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Most of us drool at the thought of a juicy cut of steakhouse grub. But if you're trying to prepare a steak at home, you've probably wondered whether it should be cooked in butter or oil. Well, we've sliced into the meat of the research and have some delicious answers for you!
The age-old debate of butter versus oil in regard to preparing steaks boils down mainly to how it's being cooked and your personal choice. Butter provides the richest flavor. However, it reacts poorly to the high temperatures used on beef and is best used for basting in a skillet. Oils are more stable against breakdown in the heat and are fantastic for grilling and pan-searing.
So, what are the pros and cons of using oil vs. butter? Why is smoke point important? Should you oil the steak or the pan? How does Gordon Ramsay cook a steak? Keep reading for some hot tips on prepping your perfect steak!
What is the smoke point in cooking, and why does it matter?
Before we get into the fine details, it's essential to explain smoke points. The term refers to the temperature at which a fat or oil will begin to burn or smoke. This can not only destroy any beneficial nutrients, but it imparts burnt flavors into your meat. Not to mention it will fill the kitchen with smoke! Steaks are traditionally prepared at very high heat, so keep that in mind when you're deciding on your coating.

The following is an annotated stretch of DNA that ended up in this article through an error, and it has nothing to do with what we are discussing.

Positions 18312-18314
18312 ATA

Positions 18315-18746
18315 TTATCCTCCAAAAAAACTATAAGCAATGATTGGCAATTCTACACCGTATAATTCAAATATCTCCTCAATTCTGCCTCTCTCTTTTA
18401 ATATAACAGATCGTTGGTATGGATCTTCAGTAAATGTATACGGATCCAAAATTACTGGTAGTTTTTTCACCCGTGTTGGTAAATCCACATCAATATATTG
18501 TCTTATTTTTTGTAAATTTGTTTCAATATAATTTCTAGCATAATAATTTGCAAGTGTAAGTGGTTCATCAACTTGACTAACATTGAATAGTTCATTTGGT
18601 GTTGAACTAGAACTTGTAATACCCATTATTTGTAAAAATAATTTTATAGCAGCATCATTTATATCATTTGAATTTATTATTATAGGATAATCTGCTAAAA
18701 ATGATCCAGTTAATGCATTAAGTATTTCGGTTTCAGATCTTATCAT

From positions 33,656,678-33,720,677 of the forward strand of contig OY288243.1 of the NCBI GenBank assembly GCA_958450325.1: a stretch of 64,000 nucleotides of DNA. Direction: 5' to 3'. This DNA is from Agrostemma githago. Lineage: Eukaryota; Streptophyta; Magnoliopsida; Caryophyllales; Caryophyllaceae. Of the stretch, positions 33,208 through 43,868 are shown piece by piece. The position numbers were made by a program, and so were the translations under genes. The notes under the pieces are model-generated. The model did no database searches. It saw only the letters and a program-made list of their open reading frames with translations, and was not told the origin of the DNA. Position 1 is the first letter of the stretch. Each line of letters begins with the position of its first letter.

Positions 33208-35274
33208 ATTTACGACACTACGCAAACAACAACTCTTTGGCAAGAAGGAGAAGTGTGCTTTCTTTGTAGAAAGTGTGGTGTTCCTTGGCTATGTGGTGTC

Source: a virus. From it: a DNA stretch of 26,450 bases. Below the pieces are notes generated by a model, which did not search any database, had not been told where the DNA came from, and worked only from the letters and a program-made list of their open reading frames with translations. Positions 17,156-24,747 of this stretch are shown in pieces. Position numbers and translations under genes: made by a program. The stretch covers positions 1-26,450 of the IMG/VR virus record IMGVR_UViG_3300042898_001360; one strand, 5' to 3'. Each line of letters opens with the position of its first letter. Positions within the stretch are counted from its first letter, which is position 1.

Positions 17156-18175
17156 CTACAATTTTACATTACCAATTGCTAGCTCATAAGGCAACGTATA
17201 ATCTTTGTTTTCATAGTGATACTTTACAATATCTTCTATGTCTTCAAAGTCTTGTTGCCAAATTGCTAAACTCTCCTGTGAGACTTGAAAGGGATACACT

Butter vs. oil showdown
Both butter and oils have their place in the meat cooking process. But, as in everything in life, there are pros and cons to each. Let's take a closer look at some popular choices.
This yellow spread wins all the points in deep flavoring. It can't be beaten. However, that's everything butter has going for it in this contest. It's higher in saturated fat, cholesterol, and calories than any of the oils, making it reasonably unhealthy for the heart. Also, butter has a low smoke point of about 300 degrees, starting to burn and smoke at a very low temperature.
Margarine is a great substitute for regular butter, as it's a vegetable oil product rather than an animal one. It's lower in saturated fat but still has great flavor. You can find salt-free and fat-free variations of it, as well. Some have trans fats, though. This product has a higher smoke point than its counterpart at roughly 410-430 degrees.
There are several types of olive oil, including but not limited to extra-virgin and extra-light. They are quite heart-healthy, containing good fats and no cholesterol. However, they do offer a less pronounced taste than butter and can sometimes be pricey. We highly recommend extra-light olive oil for steaks if you go this route, as it possesses one of the highest smoke points at around 468 degrees.